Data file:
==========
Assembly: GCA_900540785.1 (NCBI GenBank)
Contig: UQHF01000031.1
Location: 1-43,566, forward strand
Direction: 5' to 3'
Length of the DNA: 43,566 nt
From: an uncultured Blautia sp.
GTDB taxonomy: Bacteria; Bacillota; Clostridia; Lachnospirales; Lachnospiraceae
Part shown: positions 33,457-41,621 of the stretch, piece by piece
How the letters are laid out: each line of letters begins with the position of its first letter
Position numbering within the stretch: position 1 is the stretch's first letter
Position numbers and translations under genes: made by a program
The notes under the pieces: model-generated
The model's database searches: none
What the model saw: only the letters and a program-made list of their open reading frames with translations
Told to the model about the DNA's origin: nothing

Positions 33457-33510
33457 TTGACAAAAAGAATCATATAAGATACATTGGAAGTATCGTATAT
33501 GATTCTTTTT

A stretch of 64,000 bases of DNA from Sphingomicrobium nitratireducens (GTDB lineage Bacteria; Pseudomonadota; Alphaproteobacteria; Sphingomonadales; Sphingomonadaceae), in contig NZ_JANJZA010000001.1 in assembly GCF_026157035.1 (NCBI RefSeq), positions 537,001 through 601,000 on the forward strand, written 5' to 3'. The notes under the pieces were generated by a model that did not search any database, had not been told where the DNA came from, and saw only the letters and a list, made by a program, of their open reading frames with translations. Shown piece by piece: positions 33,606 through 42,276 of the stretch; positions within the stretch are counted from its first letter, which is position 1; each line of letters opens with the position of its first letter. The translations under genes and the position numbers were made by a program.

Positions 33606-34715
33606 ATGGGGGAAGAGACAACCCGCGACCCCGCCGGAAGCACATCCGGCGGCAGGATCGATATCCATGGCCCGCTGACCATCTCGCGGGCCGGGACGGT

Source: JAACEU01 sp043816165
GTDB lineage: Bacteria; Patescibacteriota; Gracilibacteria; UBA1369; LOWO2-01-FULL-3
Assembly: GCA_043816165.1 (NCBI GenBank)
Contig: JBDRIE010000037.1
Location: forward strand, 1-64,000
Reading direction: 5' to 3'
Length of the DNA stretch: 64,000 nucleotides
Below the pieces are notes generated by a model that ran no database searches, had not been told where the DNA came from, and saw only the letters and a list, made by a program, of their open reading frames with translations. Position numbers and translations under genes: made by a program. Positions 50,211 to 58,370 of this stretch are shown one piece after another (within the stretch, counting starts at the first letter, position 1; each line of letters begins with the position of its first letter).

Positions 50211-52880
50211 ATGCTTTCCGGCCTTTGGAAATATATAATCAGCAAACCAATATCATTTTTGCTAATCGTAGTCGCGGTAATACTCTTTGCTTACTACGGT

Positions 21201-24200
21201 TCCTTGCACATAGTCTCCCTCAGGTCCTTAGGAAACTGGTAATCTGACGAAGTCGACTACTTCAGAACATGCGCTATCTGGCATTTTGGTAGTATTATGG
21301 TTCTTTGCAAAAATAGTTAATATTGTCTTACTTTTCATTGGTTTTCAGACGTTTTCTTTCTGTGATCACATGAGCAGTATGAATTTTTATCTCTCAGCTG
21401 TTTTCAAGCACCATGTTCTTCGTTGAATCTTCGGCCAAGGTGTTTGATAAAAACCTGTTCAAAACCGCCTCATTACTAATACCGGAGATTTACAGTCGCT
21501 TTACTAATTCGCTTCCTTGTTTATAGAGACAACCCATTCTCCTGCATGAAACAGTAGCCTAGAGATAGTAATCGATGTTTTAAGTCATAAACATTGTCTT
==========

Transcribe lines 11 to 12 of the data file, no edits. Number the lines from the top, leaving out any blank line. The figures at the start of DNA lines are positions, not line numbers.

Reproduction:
Position numbers and translations under genes: made by a program
The notes under the pieces: model-generated